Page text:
The Independent Foreign Fiction Prize
Launched by the Independent newspaper in 1990, the Independent Foreign Fiction Prize is the only major British literary award devoted to fiction in translation. The winner is announced in May, preceded by a shortlist of six books and a longlist of around twelve. The judging panel is made up of five leading figures in the literary world, chaired by the former Literary Editor of the Independent, Boyd Tonkin.
The prize money of £10,000 is split equally between the author and their translator into English. In 1995, this meant the prize money went to one family, when Michael Hoffman's translation from German of The Film Explainer, written by his father, Gert, was declared the winner. So far, the only winner translated from a non-European language is The Sorrow of War, Bao Ninh's semi-autobiographical account of life during and after the Vietnam War.
The Prize was put in abeyance between 1996 and 2001, but financial support from the Arts Council saw it revived in 2002. That year, the award was, for the only time so far, made posthumously, to W G Sebald for Austerlitz. For many British readers, this was their first introduction to a writer who had been widely tipped for a Nobel Prize before his death. Two winners have, however, subsequently been made Nobel Laureates: 1993's winner, José Saramago and the inaugural winner, Orhan Pamuk.
The 2014 shortlist was announced on 7th April. The winner follows on 22nd May.
An award-winning novel from one of Japan's most exciting literary voices: a short, simple and touching story of an unlikely love that blossoms across generations, and between seasons
Yoko Ogawa; Stephen Snyder
In the tradition of classical Japanese poetic collections, the stories in this title are linked through recurring images and motifs, as each story follows on from the one before while...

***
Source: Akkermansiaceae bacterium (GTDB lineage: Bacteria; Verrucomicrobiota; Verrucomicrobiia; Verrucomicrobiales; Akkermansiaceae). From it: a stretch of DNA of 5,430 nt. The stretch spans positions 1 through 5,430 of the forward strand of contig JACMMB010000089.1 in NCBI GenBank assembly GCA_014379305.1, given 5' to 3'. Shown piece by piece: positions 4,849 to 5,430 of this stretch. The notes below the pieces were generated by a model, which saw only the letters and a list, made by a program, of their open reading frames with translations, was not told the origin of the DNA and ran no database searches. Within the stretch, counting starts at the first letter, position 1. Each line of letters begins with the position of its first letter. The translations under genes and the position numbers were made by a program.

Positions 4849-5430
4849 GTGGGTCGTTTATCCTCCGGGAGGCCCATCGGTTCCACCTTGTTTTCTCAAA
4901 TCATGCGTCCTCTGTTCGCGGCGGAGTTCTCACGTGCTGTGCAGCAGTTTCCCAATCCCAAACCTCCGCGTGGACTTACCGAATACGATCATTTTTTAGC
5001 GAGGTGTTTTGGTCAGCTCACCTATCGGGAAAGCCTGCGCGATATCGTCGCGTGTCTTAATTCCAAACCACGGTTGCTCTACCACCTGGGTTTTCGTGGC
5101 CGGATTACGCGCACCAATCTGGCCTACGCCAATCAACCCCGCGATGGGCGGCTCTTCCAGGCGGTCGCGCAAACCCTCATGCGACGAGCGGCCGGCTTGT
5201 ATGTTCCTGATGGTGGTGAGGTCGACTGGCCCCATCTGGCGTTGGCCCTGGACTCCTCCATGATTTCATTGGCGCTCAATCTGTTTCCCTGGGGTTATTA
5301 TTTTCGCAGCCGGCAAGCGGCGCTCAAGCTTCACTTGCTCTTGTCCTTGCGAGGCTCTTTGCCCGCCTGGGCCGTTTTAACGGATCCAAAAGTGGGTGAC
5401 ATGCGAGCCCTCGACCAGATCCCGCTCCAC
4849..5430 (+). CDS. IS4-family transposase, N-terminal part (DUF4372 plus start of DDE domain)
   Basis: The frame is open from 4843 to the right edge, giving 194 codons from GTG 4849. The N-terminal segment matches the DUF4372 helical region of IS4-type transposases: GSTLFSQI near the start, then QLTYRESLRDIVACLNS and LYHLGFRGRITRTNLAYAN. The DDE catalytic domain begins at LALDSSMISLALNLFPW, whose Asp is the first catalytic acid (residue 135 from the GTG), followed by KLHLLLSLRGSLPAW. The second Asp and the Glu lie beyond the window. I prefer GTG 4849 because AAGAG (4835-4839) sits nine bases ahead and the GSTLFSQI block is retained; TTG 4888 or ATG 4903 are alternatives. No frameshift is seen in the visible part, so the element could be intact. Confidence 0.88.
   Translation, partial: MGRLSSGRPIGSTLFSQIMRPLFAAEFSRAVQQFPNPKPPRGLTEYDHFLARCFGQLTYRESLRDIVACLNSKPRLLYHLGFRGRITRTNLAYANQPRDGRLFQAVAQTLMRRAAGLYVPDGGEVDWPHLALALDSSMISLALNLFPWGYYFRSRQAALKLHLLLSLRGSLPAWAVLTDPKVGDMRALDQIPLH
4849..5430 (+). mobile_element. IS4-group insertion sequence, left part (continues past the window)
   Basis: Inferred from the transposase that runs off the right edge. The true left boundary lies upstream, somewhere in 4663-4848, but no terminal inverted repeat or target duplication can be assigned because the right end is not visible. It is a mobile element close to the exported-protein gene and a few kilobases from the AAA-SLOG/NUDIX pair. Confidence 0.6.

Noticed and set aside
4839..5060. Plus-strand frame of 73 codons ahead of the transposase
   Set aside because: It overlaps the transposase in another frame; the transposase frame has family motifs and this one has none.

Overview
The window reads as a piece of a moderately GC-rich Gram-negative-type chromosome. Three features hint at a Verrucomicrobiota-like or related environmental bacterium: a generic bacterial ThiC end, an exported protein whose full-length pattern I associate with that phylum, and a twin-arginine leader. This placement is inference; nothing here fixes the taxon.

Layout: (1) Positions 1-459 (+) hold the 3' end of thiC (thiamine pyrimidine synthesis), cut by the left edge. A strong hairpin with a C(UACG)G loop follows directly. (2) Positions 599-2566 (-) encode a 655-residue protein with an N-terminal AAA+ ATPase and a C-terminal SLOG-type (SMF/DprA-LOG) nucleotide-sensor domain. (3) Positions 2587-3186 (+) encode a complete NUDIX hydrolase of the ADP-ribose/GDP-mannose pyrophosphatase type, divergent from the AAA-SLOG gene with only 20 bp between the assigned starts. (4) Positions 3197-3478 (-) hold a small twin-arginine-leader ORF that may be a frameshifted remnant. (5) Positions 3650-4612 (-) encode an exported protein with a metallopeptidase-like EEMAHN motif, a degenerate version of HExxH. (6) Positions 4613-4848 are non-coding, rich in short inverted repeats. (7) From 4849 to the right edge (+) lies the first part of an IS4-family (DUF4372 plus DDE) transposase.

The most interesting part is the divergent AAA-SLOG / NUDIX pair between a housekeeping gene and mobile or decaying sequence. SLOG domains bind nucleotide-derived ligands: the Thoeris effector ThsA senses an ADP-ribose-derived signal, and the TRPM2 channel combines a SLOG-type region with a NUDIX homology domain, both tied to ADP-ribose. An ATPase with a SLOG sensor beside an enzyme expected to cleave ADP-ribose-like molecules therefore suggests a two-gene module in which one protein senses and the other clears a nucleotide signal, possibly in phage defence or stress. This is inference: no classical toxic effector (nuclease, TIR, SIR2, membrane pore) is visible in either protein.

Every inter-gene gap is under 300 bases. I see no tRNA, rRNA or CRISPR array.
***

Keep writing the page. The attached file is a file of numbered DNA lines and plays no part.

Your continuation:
Birgit Vanderbeke; Jamie Bulloch
The German book that has shaped an entire generation. A mother and her two teenage children sit at the dinner table. In the middle stands a large pot of...
Karl Ove Knausgaard; Don Bartlett
A book about earth-shattering experience of becoming a father, the mundane struggles of family life, ridiculously unsuccessful holidays, humiliating antenatal music classes, fights with quarrelsome neighbours, the emotional strains of...
Hassan Blasim; Jonathan Wright
From legends of the desert to horrors of the forest, Blasim's stories blend the fantastic with the everyday, the surreal with the all-too-real.
Hubert Mingarelli; Sam Taylor
A miniature masterpiece, this is the sparse, stunning story of three SS officers who share a meal with their Jewish prisoner and face a chilling choice
2013: The Detour by Gerbrand Bakker, trans. David Colmer (Dutch)
2012: Blooms of Darkness by Aharon Appelfeld (Hebrew)
2011: Red April by Santiago Roncagliolo (Spanish)
2010: Brodeck's Report by Philippe Claudel; trans. John Cullen (French)
2009: The Armies by Evelio Rosero; trans. Anne McLean (Spanish)
2008: Omega Minor by Paul Verhaegen; trans. (Dutch)
2007: The Book of Chameleons by José Eduardo Agualusa: trans. Daniel Hahn (Portuguese)
2006: Out Stealing Horses by Per Petterson; trans. Anne Born (Norwegian)
2005: Windows on the World by Frédéric Beigbeder; trans. Frank Wynne (French)
2004: Soldiers of Salamis by Javier Cercas; trans. Anne McLean (Spanish)
2003: The Visit of the Royal Physician - Per Olov Enquist; trans. Tiina Nunnally (Swedish)
2002: Austerlitz by W G Sebald; trans Anthea Bell (German)
1996-2001: No award
1995: The Film Explainer by Gert Hoffman; trans. Michael Hofman (German)
1994: The Sorrow of War by Bao Ninh; trans. Phanh Thanh Hao (Vietnamese)
1993: The Year of the Death of Ricardo Reis by José Saramago; trans. Giovanni Pontiero (Portuguese)
1992: The Death of Napoleon by Simon Leys; trans. Patricia Clancy (French)
1991: Immortality by Milan Kundera; trans. Peter Kussi (Czech)
1990: The White Castle by Orhan Pamuk; trans. Victoria Holbrook (Turkish)